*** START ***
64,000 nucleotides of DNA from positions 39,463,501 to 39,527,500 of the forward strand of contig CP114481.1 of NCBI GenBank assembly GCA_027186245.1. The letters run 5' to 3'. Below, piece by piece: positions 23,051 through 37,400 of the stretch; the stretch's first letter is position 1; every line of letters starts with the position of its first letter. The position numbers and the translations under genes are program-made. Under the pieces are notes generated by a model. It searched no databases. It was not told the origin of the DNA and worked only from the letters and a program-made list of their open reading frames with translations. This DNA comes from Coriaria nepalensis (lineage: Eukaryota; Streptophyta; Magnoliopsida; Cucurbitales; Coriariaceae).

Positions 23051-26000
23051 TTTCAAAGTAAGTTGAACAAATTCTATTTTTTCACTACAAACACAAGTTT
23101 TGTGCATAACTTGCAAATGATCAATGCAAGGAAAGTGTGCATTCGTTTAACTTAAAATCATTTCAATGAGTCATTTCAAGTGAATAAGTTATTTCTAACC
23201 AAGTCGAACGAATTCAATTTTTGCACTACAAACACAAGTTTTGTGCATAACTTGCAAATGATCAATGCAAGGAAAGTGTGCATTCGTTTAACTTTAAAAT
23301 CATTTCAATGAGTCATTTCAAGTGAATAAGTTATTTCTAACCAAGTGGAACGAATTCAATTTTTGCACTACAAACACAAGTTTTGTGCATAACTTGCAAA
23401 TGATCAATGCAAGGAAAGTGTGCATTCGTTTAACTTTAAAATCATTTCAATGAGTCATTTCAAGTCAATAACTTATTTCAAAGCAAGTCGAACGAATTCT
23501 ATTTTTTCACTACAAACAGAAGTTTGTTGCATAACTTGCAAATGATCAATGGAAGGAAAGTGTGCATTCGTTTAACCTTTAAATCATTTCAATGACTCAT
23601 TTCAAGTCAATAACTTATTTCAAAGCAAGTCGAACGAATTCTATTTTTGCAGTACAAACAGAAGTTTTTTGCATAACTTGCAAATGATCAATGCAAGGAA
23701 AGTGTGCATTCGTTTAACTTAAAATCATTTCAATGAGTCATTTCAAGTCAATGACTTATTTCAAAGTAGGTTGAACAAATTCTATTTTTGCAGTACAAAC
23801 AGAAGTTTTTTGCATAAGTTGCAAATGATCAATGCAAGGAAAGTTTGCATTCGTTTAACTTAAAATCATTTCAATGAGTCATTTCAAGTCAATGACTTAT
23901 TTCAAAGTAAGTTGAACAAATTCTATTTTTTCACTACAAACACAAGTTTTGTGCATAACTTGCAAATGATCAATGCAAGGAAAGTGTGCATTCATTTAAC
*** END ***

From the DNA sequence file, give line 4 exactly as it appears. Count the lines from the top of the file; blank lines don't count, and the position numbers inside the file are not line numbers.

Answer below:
23101 TGTGCATAACTTGCAAATGATCAATGCAAGGAAAGTGTGCATTCGTTTAACTTAAAATCATTTCAATGAGTCATTTCAAGTGAATAAGTTATTTCTAACC